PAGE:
It is a sad truth at Ai Creative that we “inherit” many of our clients as a result of vendors that were “fired.” It’s sad, and admittedly aggravating, to hear client stories of wasted time and money. Inevitably, clients end up spending more time and money, and often have to start from scratch.
If fact, our first client back in 2003 came to us because they got “burned” by a vendor who promised, but didn’t deliver. Three out of five prospective clients that we spoke with last month got “burned.” Three recent projects involved fixing a previous vendor’s mess. Why does this happen and what can you do about it?
Bad Vendor DNA
Have you ever worked with a vendor who was:
- Difficult to get a hold of?
- Slow and inefficient?
- Poor at customer service?
- Not focused on results?
- [Fill in the blank]?
- All of the above?
If you have, then you’ve dealt with our industry’s foremost problem.
An Industry-wide Problem
Why does this problem exist in our industry? I believe that the most reasonable explanation for it is: there is a low cost of entry into the marketplace. Anyone with a computer, an Internet connection and a phone can whip up a website overnight and start calling themselves a web designer, or an SEO expert, or a social media expert.
Compare this to starting a mobile device manufacturing company, for example. You can’t just whip that up overnight. The cost of entry into that industry requires substantial investment and experience, so not everyone and their grandmother is likely to start one, but it happens in our industry all the time.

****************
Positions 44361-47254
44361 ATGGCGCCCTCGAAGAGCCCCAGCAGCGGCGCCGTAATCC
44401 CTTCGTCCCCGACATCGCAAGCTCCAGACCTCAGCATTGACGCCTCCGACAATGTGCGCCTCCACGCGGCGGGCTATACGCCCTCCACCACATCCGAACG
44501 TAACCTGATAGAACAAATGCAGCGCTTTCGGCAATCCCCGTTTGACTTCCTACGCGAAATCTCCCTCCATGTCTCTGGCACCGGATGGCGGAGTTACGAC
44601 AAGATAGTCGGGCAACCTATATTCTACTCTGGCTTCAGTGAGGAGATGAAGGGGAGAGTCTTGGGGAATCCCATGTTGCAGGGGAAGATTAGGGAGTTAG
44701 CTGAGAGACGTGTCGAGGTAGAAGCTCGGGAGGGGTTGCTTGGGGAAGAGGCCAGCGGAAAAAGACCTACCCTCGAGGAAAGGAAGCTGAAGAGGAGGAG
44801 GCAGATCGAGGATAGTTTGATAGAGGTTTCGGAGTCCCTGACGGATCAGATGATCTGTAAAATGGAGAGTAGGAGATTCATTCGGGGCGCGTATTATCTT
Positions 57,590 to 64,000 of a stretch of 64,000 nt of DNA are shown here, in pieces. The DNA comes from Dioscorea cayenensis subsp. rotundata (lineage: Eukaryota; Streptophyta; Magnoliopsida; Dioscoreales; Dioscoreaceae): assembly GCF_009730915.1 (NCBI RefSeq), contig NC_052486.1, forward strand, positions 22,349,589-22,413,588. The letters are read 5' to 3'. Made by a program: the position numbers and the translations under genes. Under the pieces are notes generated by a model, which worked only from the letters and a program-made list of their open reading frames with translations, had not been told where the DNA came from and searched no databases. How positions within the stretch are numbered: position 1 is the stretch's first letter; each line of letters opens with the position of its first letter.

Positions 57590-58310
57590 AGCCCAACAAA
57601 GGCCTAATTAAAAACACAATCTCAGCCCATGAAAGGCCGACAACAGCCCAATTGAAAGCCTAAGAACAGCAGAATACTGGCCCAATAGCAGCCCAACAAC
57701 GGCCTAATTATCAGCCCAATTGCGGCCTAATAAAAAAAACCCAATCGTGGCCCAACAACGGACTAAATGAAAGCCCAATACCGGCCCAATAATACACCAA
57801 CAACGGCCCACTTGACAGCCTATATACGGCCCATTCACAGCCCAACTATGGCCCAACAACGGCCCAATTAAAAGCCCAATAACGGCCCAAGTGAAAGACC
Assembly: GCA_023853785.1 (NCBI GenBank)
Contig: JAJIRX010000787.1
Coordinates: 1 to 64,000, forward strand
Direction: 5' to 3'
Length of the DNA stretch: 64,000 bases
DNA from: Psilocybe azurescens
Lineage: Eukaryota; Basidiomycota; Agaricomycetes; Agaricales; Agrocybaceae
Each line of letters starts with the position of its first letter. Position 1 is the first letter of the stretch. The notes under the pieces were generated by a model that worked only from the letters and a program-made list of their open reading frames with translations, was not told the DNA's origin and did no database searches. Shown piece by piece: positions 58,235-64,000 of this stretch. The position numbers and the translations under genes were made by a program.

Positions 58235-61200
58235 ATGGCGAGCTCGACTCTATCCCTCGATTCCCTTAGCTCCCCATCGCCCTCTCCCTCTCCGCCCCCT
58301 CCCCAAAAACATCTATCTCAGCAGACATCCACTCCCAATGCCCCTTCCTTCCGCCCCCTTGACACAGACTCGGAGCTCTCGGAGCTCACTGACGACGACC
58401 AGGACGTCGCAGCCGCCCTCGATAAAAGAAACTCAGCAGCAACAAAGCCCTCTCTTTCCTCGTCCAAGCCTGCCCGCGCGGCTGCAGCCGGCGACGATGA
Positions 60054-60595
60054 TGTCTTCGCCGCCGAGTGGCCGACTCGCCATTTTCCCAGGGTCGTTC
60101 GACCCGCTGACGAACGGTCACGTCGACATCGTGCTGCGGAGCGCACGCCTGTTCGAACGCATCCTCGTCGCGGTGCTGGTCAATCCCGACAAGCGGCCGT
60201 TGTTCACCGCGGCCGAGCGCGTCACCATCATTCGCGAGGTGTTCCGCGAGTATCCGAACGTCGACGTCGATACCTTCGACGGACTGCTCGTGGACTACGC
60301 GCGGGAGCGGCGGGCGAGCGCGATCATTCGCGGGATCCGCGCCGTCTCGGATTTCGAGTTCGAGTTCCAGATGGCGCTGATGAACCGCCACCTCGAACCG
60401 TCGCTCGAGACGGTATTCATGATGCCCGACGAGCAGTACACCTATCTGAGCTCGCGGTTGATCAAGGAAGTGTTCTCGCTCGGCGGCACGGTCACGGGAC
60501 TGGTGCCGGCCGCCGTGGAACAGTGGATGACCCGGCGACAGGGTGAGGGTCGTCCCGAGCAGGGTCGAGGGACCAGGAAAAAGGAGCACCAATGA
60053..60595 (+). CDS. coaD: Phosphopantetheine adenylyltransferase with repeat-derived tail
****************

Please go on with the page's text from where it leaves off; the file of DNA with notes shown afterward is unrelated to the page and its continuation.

How To Avoid Bad Vendors
1. Check at least three references.
It is surprising how few prospective clients we talk to ask us for our references (they should). Is the vendor willing and able to provide references in a timely manner (during your initial conversation or by email within 24 hours)? They should easily come up with at least 3 happy clients who have already offered to serve as a reference. Do the references speak highly of the vendor when asked tough questions identifying the bad vendor DNA?
2. Ask about the longest client relationship.
Experience with good track record matters. Find out how long the vendor has worked with their longest-term client, or what the average is for a client relationship. Is it 3 months, 3 years or 10 years? If there is a high turnover, chances are the clients aren’t satisfied with the work or the relationship.
3. Read client testimonials.
Are there in-depth testimonials on the vendor’s website with the client’s full name, title and company name? How many are there? Alternatively, or in addition, are there case studies? Perhaps trust logos such as BBB?
Although these suggestions won’t necessarily help you to avoid all of the pitfalls, they will dramatically reduce your chances of wasted time and money.